Staff Publications

Staff Publications

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    'Staff publications' is the digital repository of Wageningen University & Research

    'Staff publications' contains references to publications authored by Wageningen University staff from 1976 onward.

    Publications authored by the staff of the Research Institutes are available from 1995 onwards.

    Full text documents are added when available. The database is updated daily and currently holds about 240,000 items, of which 72,000 in open access.

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    We will mail you new results for this query: keywords==Granular activated carbon
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Electrochemical and microbiological characterization of single carbon granules in a multi-anode microbial fuel cell
Caizán-Juanarena, Leire ; Servin-Balderas, Ivonne ; Chen, Xuan ; Buisman, Cees J.N. ; Heijne, Annemiek ter - \ 2019
Journal of Power Sources 435 (2019). - ISSN 0378-7753
Capacitive bioanode - Charge storage - Charge/discharge cycles - Granular activated carbon - Microbial community - Total nitrogen

Capacitive microbial fuel cells (MFCs) use bacteria on a capacitive anode to oxidize organics in wastewater and simultaneously charge the electrode. This study aims to gain knowledge on the performance of single activated carbon (AC) granules, which are used as capacitive bioanodes. To this end, a multi-anode MFC that allows the testing of up to 29 granules under the same experimental conditions is used. 2 types of AC granules (PK and GAC) and 3 different size-ranges (n = 8 each) are studied in terms of current production, biomass quantification, microbial community and charge storage. Additionally, charge storage of PK granules (n = 24) is determined for different charging/discharging times. Results show that total produced charge directly relates to biomass amount, which has a linear relation towards granule outer surface area. Small AC granules have higher volumetric current densities, which could be of interest for their application in up-scaled reactors. PK granules show slightly higher biomass and current production than GAC granules, while these latter ones show larger volumetric charge storage capacity. Similarly, it is shown that short charging/discharging times are needed to obtain maximum charge storage and current output. These findings are of importance to design and operate MFCs with capacitive properties.

Retention soil filter as post-treatment step to remove micropollutants from sewage treatment plant effluent
Brunsch, Andrea F. ; Laak, Thomas L. ter; Christoffels, Ekkehard ; Rijnaarts, Huub H.M. ; Langenhoff, Alette A.M. - \ 2018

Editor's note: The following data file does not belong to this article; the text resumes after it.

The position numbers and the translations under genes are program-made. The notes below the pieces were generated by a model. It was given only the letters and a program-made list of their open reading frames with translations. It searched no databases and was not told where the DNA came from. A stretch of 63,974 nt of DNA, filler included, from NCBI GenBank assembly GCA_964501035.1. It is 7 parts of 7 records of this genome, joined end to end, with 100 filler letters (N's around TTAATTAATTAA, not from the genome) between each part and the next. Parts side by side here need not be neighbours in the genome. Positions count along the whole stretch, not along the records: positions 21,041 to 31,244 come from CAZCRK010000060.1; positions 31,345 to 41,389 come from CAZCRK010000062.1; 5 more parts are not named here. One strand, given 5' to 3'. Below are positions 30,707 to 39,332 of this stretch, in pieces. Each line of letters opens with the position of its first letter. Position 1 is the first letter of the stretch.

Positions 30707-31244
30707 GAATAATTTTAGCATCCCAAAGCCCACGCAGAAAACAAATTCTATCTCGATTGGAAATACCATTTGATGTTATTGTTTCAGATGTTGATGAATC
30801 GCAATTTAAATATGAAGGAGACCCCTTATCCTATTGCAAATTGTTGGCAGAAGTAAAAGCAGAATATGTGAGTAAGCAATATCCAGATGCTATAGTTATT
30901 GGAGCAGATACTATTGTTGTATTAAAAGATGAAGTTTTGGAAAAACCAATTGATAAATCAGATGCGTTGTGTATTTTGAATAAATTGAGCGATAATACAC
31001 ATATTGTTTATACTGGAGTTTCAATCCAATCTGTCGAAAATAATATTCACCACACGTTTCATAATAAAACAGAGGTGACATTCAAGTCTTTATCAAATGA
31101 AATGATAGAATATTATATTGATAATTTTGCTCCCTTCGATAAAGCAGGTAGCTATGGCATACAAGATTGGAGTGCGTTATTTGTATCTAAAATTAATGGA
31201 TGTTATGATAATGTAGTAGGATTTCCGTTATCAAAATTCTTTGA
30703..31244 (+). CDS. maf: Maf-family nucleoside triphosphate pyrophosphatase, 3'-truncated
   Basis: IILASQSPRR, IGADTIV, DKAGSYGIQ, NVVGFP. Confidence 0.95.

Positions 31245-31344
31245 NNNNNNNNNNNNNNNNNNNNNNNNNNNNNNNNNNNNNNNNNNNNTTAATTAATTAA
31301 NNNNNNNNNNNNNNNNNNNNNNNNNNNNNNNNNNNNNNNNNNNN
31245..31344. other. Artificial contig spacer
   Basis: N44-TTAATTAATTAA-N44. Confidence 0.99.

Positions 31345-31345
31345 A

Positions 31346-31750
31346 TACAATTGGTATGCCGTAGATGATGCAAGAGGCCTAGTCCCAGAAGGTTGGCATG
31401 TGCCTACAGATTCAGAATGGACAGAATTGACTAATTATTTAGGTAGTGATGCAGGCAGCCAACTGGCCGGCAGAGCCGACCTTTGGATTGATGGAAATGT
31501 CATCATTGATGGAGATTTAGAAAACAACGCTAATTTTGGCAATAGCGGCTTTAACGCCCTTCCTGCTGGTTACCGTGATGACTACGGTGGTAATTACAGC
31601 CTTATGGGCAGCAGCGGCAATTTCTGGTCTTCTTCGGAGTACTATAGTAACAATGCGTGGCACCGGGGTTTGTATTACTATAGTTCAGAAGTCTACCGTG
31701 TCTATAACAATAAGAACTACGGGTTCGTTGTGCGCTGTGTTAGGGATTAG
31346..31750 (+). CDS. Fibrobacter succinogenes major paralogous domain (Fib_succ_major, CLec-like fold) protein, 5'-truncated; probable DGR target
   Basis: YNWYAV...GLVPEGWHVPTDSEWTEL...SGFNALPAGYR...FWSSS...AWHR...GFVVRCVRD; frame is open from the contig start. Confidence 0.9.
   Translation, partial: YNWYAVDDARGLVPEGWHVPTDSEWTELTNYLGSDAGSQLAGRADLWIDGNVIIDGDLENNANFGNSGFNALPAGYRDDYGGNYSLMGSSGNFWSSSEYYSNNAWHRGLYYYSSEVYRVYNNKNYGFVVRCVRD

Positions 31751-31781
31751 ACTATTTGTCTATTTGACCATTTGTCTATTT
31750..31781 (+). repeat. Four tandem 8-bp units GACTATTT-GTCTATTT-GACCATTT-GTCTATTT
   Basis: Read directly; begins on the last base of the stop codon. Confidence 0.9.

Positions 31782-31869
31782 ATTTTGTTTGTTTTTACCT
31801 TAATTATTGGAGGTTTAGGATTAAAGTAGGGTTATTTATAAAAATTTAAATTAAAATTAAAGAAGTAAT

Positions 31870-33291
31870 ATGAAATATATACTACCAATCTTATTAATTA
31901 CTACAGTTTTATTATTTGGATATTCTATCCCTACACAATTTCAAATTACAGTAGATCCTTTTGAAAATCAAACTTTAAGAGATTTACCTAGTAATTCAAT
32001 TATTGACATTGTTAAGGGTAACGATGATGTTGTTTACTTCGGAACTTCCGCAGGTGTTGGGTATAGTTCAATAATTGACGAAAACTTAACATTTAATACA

Science of the Total Environment 637-638 (2018). - ISSN 0048-9697 - p. 1098 - 1107.
Constructed wetlands - Granular activated carbon - Micropollutants - Post-treatment step - Retention soil filter - Wastewater treatment

Retention soil filters (RSFs) are a specific form of vertical flow constructed wetlands for the treatment of rain water and/or wastewater. We have tested 3 pilot RSFs to investigate removal of dissolved organic carbon (DOC) and 14 different organic micropollutants (OMPs) from the effluent of a large scale sewage treatment plant (STP). Two of them were operated as conventional RSF with material (sand with CaCO3 and organic matter) from two different full-scale RSFs. The third pilot RSF contained filter material (sand with CaCO3) with additional biochar in the upper layer (0–10 cm) and granulated activated carbon (GAC) in the lower layer (60–90 cm). The filters were planted with Phragmites australis. The RSFs were operated and monitored for 3 years, and water samples were taken regularly at inflow, outflows and in 3 depths within the filters. In total 523 samples were taken. In the conventional RSF, best median removal was detected for galaxolide, diclofenac 4-hydroxy, metoprolol and clarithromycin (75–79%). No removal was seen for sulfamethoxazole and carbamazepine. The DOC and OMP removal in the conventional RSFs was best in the upper layer with highest organic matter content, increased in time over the three years of operation and also with extended contact time. In the effluent of the RSF with GAC, 10 out of the 14 OMPs could not be detected; 4 OMPs were detected, but only metformin with removal < 80%, thus showing a more efficient removal than the conventional RSF. A decrease in DOC removal was detected in the GAC layer (>88% to 60%) over the 2.5 years of operation. Biochar was most effective in OMP removal in the first operational year. It can be concluded that the increasing removal efficiency of the conventional RSF material – also present in the RSF with biochar and GAC – might mitigate the reduced efficiency of the sorbent additives biochar and GAC. This enables to extend the operational lifetime of the filters with acceptable removal rates. Finally, our study demonstrates that an RSF with GAC shows an enhanced removal of OMPs, which is a suitable post-treatment step for STPs.

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